Demand Russia Remove Obstacles for Disabled People

Disabled Person, Russia

Target: Ministry of Health

Goal: Remove obstacles for disabled people in Russia

There are 13 million people in Russia who have a disability; this is 9 percent of their population and many of them face daily obstacles in their lives that could be fixed if the Russian government stepped in. With the Winter Paralympics coming to the nation in March 2014, activists are hoping to draw attention to their plight.

A report released by Human Rights Watch documents 123 people with disabilities in 6 different cities. The report details the hurdles they face when going to government offices, shops, healthcare centers, places of employment and public transport. The Russian government has taken steps to improve accessibility for the disabled, however daily life is still a struggle. A law in Russia that obligates the government to ensure that the physical environment and services provided to people are also available to the disabled, and the disabled also have equal opportunity for employment. When Human Rights interviewed people in various cities, like Moscow, St. Petersburg, and Sochi, they found that many men, women and children faced daily barriers. Those who use wheelchairs or crutches were confined in their homes because of broken elevators, or the ramps were far too steep for them to travel on. Unfortunately there were cases of the disabled getting hurt because of steep platforms or lack of reflective markers.

The healthcare provided to the disabled is inferior due to the lack of specialists in the field. There are even some health care workers who refuse to speak directly to their patients. There is also a lack of proper equipment for their examinations. For those that have an intellectual or psychological disability. Some employers discriminate the disabled unfairly even though their disability does not impair their abilities to perform their job. For example, a disable person who has low vision was denied a job as a psychologist because the school believed that she could not see the children and therefore couldn’t work.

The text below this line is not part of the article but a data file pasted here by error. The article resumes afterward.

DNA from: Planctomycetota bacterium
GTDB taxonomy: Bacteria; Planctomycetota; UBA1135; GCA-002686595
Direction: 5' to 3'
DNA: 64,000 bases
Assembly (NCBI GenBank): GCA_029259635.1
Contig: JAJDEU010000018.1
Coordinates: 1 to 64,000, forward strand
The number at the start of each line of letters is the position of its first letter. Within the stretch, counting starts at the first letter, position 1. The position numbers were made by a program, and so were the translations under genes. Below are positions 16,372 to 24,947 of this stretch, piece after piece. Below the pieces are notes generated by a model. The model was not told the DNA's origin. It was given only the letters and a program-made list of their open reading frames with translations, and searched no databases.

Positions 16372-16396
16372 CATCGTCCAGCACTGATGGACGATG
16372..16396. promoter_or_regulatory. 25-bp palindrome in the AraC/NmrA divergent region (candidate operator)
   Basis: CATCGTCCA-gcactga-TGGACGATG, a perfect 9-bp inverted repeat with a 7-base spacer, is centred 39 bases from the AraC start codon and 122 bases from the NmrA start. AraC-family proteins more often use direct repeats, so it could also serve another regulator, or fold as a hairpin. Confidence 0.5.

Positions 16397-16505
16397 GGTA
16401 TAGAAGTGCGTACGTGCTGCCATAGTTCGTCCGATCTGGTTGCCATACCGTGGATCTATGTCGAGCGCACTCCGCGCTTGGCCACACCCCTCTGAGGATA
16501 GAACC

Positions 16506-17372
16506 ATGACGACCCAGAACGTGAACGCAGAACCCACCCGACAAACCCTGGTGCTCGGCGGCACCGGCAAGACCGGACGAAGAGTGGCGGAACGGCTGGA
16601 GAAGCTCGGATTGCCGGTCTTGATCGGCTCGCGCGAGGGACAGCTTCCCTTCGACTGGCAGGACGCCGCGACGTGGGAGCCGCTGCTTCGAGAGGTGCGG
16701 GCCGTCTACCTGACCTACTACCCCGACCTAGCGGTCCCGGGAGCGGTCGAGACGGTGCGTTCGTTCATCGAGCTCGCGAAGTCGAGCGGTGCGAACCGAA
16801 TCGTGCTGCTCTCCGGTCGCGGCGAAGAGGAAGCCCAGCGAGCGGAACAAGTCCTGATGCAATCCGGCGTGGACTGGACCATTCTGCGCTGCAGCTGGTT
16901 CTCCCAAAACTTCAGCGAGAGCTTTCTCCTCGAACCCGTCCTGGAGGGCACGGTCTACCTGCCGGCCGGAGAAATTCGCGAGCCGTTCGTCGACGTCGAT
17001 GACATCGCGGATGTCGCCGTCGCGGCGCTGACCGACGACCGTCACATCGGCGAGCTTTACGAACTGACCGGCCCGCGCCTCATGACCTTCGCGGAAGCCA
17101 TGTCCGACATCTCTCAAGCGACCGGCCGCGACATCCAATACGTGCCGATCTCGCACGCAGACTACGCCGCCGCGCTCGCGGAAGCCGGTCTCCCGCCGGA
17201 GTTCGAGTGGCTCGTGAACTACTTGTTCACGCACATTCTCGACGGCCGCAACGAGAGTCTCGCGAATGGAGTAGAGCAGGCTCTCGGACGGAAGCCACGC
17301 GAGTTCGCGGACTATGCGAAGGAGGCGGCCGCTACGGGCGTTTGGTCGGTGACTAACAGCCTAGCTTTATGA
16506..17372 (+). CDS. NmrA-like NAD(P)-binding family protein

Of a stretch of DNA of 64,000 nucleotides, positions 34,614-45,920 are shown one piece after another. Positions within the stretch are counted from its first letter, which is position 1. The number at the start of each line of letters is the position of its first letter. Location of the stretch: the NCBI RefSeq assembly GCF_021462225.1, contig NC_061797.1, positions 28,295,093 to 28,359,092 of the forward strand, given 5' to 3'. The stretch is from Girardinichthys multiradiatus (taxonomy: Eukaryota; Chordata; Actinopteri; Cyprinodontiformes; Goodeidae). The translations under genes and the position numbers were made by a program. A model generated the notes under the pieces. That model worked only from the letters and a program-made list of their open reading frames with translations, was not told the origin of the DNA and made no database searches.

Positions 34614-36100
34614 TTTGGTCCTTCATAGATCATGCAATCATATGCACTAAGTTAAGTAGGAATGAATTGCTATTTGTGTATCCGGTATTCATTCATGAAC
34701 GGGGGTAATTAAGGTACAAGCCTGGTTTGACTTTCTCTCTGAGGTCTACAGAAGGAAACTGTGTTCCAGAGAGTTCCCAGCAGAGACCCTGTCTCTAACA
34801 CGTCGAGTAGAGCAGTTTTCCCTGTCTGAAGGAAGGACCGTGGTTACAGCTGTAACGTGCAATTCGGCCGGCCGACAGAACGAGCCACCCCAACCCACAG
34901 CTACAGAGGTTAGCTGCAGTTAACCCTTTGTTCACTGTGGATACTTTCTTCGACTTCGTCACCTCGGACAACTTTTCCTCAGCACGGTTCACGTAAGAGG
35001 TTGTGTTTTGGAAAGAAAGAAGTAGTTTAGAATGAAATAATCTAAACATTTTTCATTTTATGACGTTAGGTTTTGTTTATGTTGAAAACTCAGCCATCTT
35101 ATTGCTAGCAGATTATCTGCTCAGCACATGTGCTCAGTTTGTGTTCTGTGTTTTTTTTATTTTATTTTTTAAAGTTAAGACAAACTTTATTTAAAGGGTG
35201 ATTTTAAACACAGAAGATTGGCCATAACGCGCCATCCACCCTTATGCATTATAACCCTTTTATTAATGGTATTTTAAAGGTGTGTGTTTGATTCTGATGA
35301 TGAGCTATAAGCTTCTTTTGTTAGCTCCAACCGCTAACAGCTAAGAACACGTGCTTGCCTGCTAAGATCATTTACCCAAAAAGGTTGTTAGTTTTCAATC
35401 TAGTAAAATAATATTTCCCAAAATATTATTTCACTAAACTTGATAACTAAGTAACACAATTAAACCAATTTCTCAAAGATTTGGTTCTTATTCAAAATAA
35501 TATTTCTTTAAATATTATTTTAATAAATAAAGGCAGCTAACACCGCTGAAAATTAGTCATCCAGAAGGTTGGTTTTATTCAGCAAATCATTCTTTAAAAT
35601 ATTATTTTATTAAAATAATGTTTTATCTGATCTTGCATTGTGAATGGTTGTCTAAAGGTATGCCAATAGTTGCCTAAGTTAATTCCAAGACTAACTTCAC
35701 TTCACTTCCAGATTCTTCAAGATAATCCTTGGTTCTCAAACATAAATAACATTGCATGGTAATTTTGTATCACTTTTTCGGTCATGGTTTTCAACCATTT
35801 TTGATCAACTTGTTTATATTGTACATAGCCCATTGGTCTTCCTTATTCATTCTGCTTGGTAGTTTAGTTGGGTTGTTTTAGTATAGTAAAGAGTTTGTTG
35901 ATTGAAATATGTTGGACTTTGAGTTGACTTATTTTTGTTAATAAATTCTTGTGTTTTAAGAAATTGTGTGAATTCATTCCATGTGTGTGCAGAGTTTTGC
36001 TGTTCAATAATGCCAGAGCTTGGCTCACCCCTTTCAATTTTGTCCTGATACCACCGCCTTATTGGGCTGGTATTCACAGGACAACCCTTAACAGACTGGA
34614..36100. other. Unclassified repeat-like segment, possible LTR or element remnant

Russian law is actually quite strong in regards to what should be provided for the disabled. However the problem lies in what is being implemented for them to participate in society and their work place. If you believe that the disabled in Russia should have more accessibility in their homes and places of employment, sign the petition below to make your voice heard.


Dear Ministry of Health,

I am writing to express concern for the disabled people in your country. It has come to my attention that many disabled people – whether their handicap is physical, intellectual, or psychological – experience many obstacles and barriers in their lives on a daily basis. Interviews conducted by Human Rights Watch have shed light on what these barriers are. Those who are confined to wheelchairs or crutches often cannot leave their homes due to broken elevators or steep ramps. Those who are visually impaired have hurt themselves on train platforms by falling. They also have difficulty finding their way through the streets because of a lack of reflective markers. And even if the disability does nothing to impair their ability to perform a job, many are denied employment because of it. This is discriminatory and unfair to these people.

Your laws are strict in providing care and accessibility for the disabled and yet so few accommodations have been made. Human activists have said that the disabled in your country are invisible and this needs to be remedied. Please consider providing the healthcare that disabled people need, along with their accommodations. These people wish to be a part of society, not confined to their homes.


[Your Name Here]

Photo credit: Igor Tabakov via St. Petersburg Times

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169 Signatures

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